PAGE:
Tutorial :How to Sort Output from several Log Files by date



Question:

I have got output from several different log files:

logfile3  2010/07/21 15:28:52 INFO xxx  2010/07/21 15:31:25 INFO xxx  2010/07/21 15:31:25 DEBUG xxx    logfile1  2010/07/21 19:28:52 INFO xxx  2010/07/21 19:31:25 INFO xxx  2010/07/21 19:31:25 DEBUG xxx    logfile2  2010/07/21 13:28:52 INFO xxx  2010/07/21 13:31:25 INFO xxx  2010/07/21 13:31:25 DEBUG xxx  

I would like to sort this output by date, but keep the name of the logfile above the log lines, so it should look like:

logfile2  2010/07/21 13:28:52 INFO xxx  2010/07/21 13:31:25 INFO xxx  2010/07/21 13:31:25 DEBUG xxx    logfile3  2010/07/21 15:28:52 INFO xxx  2010/07/21 15:31:25 INFO xxx  2010/07/21 15:31:25 DEBUG xxx    logfile1  2010/07/21 19:28:52 INFO xxx  2010/07/21 19:31:25 INFO xxx  2010/07/21 19:31:25 DEBUG xxx  

Do you have any idea how to sort output like this with bash commands, sed or awk? Thanks a lot!

UPDATE: This is the source of the output

for i in $( find log/ -iname *debug*.log -size +0 );do  if [ `grep -c 'ERROR' $i` -gt 0 ];then   echo -e "\n$i"   grep 'ERROR' --color=auto -A 5 -B 5 $i  fi  done  

Martin


Solution:1

You may be able to get satisfactory results from this (as long as none of your filenames contain colons):

grep -C 5 --recursive 'ERROR' log/* | sort --field-separator=: --key=2  

Each line will be prepended by the filename. Your output will look something like this:

logfile2:2010/07/21 13:28:52 INFO xxx  logfile2:2010/07/21 13:31:25 INFO xxx  logfile2:2010/07/21 13:31:25 DEBUG xxx    logfile3:2010/07/21 15:28:52 INFO xxx  logfile3:2010/07/21 15:31:25 INFO xxx  logfile3:2010/07/21 15:31:25 DEBUG xxx  etc.  

You can use AWK to reformat that into the format that you show in your example:

grep -C 5 --recursive 'ERROR' log/* | sort --field-separator=: --key=2 |      awk '{colon = match($0,":"); file = substr($0,1,colon - 1);       if (file != prevfile) {print "\n" file; prevfile = file};       print substr($0,colon+1)}'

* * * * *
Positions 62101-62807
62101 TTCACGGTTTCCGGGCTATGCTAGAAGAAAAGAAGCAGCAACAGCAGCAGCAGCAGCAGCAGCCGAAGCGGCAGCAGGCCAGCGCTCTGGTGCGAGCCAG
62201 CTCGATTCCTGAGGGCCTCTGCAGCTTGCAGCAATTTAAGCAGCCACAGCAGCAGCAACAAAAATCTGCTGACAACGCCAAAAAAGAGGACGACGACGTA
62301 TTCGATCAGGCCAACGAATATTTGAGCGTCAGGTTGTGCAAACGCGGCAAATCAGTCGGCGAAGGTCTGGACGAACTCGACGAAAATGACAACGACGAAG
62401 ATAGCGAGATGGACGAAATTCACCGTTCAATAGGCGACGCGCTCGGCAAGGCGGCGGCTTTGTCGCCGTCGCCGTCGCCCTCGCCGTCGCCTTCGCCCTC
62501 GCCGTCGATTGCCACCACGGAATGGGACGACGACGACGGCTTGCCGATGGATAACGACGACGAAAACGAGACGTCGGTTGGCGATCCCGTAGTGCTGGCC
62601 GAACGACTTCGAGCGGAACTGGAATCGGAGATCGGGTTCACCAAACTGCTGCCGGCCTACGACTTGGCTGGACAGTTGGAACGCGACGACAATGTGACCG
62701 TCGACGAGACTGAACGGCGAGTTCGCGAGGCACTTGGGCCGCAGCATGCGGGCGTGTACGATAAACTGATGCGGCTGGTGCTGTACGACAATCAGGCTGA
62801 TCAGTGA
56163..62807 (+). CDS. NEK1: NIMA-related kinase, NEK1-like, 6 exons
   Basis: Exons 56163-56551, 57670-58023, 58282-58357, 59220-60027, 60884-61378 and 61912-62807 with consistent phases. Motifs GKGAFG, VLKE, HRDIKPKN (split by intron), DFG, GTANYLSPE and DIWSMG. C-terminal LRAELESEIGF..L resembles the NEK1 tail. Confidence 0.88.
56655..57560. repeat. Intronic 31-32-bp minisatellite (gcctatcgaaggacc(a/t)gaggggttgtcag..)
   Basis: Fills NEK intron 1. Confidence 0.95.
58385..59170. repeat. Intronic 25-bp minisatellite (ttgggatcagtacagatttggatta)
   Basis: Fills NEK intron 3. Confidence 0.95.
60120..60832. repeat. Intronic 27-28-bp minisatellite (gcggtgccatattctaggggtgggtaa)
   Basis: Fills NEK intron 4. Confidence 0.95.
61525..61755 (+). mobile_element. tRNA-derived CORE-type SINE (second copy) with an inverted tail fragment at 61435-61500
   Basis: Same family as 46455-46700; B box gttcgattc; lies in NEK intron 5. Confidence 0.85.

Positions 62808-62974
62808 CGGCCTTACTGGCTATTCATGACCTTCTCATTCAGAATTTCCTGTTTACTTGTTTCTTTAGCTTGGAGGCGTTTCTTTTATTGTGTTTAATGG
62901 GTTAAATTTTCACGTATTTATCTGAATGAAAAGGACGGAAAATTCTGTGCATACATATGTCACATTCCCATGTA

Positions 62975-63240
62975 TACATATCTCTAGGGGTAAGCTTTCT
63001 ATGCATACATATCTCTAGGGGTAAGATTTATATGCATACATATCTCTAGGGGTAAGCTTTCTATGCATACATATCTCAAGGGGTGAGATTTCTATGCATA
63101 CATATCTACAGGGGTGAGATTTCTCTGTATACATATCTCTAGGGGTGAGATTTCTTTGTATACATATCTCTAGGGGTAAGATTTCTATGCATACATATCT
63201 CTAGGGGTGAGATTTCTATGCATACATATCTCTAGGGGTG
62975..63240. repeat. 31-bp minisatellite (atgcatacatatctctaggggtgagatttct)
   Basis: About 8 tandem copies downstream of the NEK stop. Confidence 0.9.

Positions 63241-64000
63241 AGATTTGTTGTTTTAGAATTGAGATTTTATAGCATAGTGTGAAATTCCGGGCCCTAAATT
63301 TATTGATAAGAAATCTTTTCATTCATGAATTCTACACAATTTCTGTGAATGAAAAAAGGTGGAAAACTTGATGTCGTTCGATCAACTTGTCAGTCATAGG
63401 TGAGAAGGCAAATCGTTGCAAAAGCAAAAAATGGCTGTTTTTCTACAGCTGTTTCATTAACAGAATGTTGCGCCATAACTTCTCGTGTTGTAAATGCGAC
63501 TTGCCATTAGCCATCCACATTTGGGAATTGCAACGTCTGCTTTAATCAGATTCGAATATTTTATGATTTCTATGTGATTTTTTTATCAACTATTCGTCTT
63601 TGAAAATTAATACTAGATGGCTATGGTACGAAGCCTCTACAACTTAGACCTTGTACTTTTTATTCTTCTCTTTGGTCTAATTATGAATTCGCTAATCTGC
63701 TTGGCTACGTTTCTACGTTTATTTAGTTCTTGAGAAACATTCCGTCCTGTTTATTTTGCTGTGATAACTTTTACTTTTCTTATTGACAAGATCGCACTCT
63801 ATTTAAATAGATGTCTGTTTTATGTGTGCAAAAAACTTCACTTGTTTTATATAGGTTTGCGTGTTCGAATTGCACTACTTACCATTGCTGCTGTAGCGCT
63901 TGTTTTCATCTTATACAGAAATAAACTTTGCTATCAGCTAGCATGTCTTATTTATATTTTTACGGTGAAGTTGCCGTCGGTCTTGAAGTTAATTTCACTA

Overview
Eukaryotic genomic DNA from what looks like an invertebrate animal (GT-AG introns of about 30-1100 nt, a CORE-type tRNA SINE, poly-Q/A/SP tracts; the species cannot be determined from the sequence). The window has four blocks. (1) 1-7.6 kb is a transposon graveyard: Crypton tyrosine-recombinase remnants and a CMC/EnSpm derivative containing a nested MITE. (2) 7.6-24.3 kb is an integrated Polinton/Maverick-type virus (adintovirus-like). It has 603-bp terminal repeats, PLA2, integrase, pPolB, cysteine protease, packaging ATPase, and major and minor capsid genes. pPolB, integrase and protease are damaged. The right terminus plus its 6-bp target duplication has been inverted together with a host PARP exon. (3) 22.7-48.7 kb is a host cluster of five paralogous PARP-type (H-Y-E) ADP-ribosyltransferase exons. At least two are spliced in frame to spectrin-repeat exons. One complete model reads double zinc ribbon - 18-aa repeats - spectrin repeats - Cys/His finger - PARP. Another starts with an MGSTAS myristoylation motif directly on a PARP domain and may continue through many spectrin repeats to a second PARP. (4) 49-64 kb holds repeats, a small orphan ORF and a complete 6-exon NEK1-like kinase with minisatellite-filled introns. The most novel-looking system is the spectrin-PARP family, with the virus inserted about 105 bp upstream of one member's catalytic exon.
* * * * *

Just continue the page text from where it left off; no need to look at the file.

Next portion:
Here are several improvements to your script, in case you still use it:

find log/ -iname "*debug*.log" -size +0 | while read -r file  do      if grep -qsm 1 'ERROR' "$file"      then          echo -e "\n$file"          grep 'ERROR' --color=auto -C 5 "$file"      fi  done  


Solution:2

If you have you output already in a file (or script output) I'd go Perl:

$/=undef;  $t=<>;  @t=split(/\s*\n*(logfile.*)$/m,$t);  foreach $f (@t) {      next unless $f;      if($f =~ /^logfile/) {        print $f;      } else {          print join("\n",sort (split(/\n/,$f))) . "\n\n";     }  }  

Or, a little more clean:

@lines = ();  while($t=<>) {      if($t!~ /^2\d\d\d/) {          print sort @lines if(scalar(@lines));          @lines = ();          print $t;      }      else {        push @lines,$t;     }  }  print sort @lines if(scalar(@lines));  


Solution:3

Nicholas-Knights-MacBook-Pro:~/logtest$ ls  logfile1 logfile2 logfile3  Nicholas-Knights-MacBook-Pro:~/logtest$ cat logfile*  2010/07/21 19:28:52 INFO xxx  2010/07/21 19:31:25 INFO xxx  2010/07/21 19:31:25 DEBUG xxx    2010/07/21 13:28:52 INFO xxx  2010/07/21 13:31:25 INFO xxx  2010/07/21 13:31:25 DEBUG xxx    2010/07/21 15:28:52 INFO xxx  2010/07/21 15:31:25 INFO xxx  2010/07/21 15:31:25 DEBUG xxx    Nicholas-Knights-MacBook-Pro:~/logtest$ for i in `ls logfile*` ; do printf "$i"; sort -n $i; printf '\n'; done  logfile1  2010/07/21 19:28:52 INFO xxx  2010/07/21 19:31:25 DEBUG xxx  2010/07/21 19:31:25 INFO xxx    logfile2  2010/07/21 13:28:52 INFO xxx  2010/07/21 13:31:25 DEBUG xxx  2010/07/21 13:31:25 INFO xxx    logfile3  2010/07/21 15:28:52 INFO xxx  2010/07/21 15:31:25 DEBUG xxx  2010/07/21 15:31:25 INFO xxx    Nicholas-Knights-MacBook-Pro:~/logtest$   


Solution:4

$ awk 'FNR==1{$NF=$NF" "FILENAME;}1' logfile*|sort -t" " -k1 -k2|awk 'NF==5{ h=$NF;$NF="";$0=h"\n"$0 }1'  logfile2  2010/07/21 13:28:52 INFO xxx  2010/07/21 13:31:25 DEBUG xxx  2010/07/21 13:31:25 INFO xxx  logfile3  2010/07/21 15:28:52 INFO xxx  2010/07/21 15:31:25 DEBUG xxx  2010/07/21 15:31:25 INFO xxx  logfile1  2010/07/21 19:28:52 INFO xxx  2010/07/21 19:31:25 DEBUG xxx  2010/07/21 19:31:25 INFO xxx  


Solution:5

Thank you all.

I improved script from Dennis Williamson to sort errors by date. Each log file with error inside is saved in file named by the timestamp of last error occured. These files are later sorted and put together. There may be cleaner solutions for that than to use of temp files.

find log/ -iname "*debug*.log" -size +0 | while read -r file  do      if grep -qsm 1 'ERROR' "$file"      then          echo -e "$i \t$file"          errors=$(grep 'ERROR' --color=auto -C 5 "$file")          #get the timestamp of last error occured          time=$(echo $errors | head -n 1 | awk '{print $1" "$2}')          timestamp=$(date -d "$time" +%s)          #save it to temp file          echo -e "\n$file\n$errors" > tmp/logs/$timestamp.$i      fi      let i++  done    #put files together  rm -f output.txt  for i in `ls tmp/logs/*|sort`;do cat $i >> output.txt ; rm  $i; done  

Opinions and suggestions for improvement appreciated!


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